Morgan Ribeiro: Great. Jesse, you want to tell us more about your practice?

Jesse Neil: Sure. I'm a partner in the Nashville office of Holland & Knight. Holland & Knight has one of the largest healthcare practices in the country. It spans the full spectrum: regulatory, enforcement, litigation, private equity, hospitals, governmental and otherwise. And my practice focuses on advising hospital boards around the country in terms of strategic initiatives, strategic planning and different ranges, different types of transactions that are available, depending on the structure and type.

Morgan Ribeiro: Great. Well, thank you both for those introductions. And as our listeners can tell you all, both of you bring a lot of perspective to this conversation as we look at the unique pressures that public hospitals currently face and the solutions that you all mentioned that you're seeing in your, your work with hospitals. So to get us started, I thought it might be helpful to just get a lay of the land. How many hospitals in America are actually public hospitals? What is this universe that we're looking at here? And any macro-level trends that you can share with our listeners as it relates to public hospitals. Anu, I'll start with you.

Anu Singh: Sure. If it's numbers, it usually starts with me. Right Jesse? So I guess we'll start there. Of the 4,000 or give or take hospitals in the United States, probably about 530 from our count, give or take, that have a public or government ownership model behind them. And those vary in size, although they are a little bit more focused on the small to medium-sized. There's probably only about a dozen that are at that kind of call it 400, 500 bed licensed structure. So I'll give you a kind of lay of land of who they are and why they may be different from a capitalization and ownership model. I think the lay of the land for these organizations is actually quite similar to what all of the other hospitals are facing right now. There's a significant amount of change taking place in the market. We've seen COVID accelerate and perhaps expose some vulnerabilities in the system as a whole. And the comeback story here is going to be, causing organizations to think about new playbooks and new approaches to remaining viable and delivering on their community promise. I think public and government hospitals will face some of those same challenges everyone else has, but a few unique ones as well, which I'm sure we'll cover today.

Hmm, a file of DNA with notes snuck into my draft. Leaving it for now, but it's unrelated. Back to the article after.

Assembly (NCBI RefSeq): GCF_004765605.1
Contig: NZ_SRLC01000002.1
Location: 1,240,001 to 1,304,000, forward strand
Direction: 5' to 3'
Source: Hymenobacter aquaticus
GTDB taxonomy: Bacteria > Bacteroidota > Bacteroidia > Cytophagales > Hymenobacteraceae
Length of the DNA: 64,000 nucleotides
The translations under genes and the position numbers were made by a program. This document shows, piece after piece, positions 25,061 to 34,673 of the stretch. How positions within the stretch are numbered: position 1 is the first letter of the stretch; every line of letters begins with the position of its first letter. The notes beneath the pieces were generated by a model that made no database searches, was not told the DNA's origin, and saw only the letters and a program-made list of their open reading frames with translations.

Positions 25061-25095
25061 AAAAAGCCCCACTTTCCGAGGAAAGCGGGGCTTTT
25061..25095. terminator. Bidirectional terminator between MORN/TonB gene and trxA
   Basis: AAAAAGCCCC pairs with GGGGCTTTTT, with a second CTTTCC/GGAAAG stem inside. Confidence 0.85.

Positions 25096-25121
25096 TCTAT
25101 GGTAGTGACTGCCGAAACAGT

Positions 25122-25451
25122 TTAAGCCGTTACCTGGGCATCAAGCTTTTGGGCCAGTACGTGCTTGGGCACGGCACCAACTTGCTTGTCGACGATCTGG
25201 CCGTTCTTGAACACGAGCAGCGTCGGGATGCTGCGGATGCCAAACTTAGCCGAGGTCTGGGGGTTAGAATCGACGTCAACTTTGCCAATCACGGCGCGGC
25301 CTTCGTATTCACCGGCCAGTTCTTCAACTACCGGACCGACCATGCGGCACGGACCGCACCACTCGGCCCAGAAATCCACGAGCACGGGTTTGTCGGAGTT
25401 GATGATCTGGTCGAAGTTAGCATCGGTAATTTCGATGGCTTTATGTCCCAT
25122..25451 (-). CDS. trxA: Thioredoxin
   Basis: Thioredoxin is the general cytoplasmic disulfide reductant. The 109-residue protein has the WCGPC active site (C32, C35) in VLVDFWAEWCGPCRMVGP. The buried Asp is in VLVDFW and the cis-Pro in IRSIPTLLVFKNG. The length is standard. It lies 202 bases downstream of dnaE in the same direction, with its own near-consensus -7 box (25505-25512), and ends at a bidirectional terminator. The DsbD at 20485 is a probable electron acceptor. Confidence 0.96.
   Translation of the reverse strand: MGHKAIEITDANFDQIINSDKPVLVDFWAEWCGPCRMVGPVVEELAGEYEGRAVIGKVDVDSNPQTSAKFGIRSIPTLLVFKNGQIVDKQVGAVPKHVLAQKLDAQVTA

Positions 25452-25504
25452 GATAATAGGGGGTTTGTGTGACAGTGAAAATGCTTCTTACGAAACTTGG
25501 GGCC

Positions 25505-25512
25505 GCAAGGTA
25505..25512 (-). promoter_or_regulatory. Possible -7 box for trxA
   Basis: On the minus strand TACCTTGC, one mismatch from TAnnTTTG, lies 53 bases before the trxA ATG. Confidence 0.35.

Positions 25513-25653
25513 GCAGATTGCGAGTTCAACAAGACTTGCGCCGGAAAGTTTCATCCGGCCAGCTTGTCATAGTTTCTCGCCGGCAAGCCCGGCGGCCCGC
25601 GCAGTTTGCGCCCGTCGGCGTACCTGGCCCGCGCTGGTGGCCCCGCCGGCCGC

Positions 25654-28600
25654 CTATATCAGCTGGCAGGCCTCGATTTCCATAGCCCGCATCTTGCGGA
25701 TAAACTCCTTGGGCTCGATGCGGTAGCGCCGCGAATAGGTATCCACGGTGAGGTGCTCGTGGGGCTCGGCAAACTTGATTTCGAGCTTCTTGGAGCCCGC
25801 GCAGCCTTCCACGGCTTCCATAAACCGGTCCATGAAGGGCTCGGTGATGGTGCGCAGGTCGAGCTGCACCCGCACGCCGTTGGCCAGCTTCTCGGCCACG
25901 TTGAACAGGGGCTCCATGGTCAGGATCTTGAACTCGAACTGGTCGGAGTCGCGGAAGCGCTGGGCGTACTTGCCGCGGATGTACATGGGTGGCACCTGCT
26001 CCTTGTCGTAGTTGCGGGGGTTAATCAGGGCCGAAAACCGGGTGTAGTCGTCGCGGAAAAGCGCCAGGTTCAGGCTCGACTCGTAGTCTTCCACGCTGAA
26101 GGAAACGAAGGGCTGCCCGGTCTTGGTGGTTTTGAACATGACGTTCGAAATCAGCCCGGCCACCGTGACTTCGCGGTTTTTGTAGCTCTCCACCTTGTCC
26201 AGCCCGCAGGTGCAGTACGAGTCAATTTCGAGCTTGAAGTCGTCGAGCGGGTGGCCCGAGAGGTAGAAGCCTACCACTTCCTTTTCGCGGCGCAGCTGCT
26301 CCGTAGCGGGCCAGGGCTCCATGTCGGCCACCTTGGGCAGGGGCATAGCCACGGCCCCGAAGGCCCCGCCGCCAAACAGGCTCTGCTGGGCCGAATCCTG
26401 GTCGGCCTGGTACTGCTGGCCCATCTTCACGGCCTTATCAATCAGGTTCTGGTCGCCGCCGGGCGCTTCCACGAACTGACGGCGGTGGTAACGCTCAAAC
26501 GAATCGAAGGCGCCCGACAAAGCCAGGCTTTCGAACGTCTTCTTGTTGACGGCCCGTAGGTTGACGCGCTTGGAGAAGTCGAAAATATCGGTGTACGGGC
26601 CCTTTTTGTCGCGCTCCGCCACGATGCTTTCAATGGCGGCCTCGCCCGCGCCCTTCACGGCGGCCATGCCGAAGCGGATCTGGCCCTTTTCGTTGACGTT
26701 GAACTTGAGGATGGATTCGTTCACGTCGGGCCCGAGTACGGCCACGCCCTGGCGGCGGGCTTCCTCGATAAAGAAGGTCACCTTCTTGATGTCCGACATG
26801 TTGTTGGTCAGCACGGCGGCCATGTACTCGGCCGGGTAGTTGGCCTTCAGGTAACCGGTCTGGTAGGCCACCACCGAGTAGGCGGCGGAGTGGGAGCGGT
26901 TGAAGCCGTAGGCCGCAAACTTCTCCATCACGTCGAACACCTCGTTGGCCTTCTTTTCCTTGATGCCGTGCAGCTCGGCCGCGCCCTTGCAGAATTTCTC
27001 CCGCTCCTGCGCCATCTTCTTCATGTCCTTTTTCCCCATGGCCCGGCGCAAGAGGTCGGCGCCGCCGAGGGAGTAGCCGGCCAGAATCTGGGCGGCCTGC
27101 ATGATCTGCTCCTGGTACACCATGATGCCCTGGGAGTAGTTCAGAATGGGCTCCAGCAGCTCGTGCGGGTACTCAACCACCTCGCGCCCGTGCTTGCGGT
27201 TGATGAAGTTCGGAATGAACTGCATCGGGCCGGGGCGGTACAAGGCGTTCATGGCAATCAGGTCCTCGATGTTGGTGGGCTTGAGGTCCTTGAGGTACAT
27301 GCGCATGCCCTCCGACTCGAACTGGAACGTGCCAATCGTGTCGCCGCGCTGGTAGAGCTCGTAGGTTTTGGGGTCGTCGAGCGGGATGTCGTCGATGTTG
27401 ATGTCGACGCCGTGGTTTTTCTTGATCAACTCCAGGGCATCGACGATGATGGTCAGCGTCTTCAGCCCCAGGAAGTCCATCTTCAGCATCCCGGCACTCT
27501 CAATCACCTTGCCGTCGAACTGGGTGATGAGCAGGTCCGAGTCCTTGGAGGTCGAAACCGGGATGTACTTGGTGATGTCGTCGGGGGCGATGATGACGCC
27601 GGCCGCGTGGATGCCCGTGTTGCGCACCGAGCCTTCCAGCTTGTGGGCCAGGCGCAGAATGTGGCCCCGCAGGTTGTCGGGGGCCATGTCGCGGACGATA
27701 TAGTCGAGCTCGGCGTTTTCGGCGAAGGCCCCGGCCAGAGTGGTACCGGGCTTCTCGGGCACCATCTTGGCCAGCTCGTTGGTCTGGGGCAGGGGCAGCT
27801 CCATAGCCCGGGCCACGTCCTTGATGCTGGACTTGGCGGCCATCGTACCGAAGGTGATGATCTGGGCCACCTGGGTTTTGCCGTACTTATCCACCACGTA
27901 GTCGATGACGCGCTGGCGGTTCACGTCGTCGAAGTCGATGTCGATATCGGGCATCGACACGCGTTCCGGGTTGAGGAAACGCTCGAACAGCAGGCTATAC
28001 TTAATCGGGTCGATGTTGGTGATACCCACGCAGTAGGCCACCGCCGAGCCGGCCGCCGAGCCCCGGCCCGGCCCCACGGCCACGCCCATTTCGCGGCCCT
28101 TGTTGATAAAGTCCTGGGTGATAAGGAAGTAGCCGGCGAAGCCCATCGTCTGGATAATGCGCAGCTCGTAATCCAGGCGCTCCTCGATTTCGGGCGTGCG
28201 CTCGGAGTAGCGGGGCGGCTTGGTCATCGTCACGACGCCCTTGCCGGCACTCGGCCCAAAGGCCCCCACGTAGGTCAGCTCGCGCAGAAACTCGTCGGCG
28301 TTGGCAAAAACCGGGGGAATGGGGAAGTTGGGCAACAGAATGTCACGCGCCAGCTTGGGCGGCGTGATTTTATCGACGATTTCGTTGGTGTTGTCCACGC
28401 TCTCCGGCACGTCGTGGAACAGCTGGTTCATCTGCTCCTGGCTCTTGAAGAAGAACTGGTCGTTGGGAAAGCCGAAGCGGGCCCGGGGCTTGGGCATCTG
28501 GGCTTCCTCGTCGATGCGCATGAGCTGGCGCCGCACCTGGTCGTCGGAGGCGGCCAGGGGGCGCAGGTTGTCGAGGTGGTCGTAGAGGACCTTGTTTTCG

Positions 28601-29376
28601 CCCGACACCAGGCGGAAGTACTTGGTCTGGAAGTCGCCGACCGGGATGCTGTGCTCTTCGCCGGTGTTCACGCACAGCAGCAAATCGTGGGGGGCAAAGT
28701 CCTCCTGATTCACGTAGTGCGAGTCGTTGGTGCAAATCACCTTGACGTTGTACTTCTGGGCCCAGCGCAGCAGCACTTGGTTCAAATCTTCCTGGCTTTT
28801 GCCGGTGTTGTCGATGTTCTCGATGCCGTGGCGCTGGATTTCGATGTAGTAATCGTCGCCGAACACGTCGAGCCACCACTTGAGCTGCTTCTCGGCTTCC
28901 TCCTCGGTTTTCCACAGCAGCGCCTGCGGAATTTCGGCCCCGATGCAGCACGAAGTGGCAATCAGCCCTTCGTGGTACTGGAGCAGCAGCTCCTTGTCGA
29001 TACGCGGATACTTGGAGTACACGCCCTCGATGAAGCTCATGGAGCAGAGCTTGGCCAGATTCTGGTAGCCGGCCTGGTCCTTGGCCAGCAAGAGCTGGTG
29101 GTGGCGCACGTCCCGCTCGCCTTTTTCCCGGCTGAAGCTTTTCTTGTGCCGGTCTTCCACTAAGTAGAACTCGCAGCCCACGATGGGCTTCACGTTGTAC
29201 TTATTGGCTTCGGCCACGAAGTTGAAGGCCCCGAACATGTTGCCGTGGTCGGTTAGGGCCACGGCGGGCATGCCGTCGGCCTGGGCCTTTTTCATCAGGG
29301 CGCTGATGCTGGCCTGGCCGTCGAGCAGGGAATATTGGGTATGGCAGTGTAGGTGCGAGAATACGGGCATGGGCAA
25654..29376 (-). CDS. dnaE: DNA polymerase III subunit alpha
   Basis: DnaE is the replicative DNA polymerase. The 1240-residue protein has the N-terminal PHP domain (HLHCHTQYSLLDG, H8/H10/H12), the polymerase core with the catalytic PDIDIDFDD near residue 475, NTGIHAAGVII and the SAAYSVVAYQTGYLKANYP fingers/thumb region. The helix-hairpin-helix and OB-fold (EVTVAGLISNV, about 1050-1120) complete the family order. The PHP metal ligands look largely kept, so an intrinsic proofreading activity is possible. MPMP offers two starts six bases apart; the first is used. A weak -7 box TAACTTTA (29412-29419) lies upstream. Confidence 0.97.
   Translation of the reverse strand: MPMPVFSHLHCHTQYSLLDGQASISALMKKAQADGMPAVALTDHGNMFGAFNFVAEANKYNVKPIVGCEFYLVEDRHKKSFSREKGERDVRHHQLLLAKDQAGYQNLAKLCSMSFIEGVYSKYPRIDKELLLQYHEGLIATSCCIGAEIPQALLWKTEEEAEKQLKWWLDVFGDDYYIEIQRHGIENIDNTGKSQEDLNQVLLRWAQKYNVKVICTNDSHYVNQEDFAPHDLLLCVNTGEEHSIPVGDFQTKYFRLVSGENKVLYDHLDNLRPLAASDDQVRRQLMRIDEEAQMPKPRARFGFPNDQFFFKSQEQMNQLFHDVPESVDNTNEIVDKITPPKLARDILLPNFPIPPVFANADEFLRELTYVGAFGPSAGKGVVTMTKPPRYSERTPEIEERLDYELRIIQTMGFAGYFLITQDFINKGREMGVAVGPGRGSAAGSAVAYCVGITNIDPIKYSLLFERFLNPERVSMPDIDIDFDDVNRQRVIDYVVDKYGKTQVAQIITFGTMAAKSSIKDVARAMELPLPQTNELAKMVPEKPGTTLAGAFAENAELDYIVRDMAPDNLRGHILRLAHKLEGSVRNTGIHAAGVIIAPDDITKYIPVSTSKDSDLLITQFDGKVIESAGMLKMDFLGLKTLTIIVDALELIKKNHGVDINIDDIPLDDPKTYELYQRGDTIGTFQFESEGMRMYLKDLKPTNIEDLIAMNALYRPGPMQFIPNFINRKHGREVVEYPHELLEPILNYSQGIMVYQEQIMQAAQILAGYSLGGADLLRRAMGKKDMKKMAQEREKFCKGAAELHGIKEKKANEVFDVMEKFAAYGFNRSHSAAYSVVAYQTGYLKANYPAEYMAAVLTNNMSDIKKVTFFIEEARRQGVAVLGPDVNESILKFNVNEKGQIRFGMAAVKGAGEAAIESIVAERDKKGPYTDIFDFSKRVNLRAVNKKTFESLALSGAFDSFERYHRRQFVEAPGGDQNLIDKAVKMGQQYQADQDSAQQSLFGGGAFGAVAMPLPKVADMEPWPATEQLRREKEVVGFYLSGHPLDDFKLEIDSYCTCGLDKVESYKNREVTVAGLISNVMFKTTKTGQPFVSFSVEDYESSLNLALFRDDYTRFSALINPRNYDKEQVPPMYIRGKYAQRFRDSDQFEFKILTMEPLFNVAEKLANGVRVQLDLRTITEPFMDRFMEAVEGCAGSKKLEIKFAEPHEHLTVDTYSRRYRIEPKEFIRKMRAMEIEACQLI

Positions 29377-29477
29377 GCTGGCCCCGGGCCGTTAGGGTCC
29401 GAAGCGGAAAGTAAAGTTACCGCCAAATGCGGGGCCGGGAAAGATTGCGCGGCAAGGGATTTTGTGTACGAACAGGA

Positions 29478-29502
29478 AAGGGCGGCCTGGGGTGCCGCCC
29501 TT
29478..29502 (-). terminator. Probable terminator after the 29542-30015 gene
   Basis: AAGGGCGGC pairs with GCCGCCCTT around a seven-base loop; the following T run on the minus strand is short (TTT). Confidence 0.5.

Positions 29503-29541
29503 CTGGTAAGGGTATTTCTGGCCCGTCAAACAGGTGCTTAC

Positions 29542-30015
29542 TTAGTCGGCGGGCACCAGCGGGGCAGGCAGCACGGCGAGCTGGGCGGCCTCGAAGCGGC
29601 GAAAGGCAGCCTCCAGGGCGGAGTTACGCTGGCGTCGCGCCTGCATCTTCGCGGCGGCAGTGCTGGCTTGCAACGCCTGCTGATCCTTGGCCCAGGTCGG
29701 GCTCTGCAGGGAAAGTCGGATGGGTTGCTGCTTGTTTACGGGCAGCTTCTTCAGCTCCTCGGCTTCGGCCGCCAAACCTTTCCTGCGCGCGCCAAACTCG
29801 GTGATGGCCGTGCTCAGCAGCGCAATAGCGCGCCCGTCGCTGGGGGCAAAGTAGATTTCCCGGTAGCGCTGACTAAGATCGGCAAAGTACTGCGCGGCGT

Morgan Ribeiro: Right. And anything Jesse, you want to add to that?

Jesse Neil: Sure. I do think that they're exposed to the same issues and pressures that the full range of hospitals are. There are some specific issues that the public hospitals face. My experience, one being sunshine laws, those vary by state, but in general, it really requires the boards and sometimes even the leadership of the hospitals to have public meetings with regard to strategic planning and execution on it. And that really obviously can hinder your competition in a market where there's multiple players. Two, there's, a lot of times, a governmental structure on governance, there's a structure on governance that's required by whatever statute enables the creation or operation of the hospital. And so it can infuse the governance and even the operations with politics, which in turn can affect recruitment and other government, governance issues that maybe a private hospital wouldn't have. So there are some unique headwinds for public hospitals.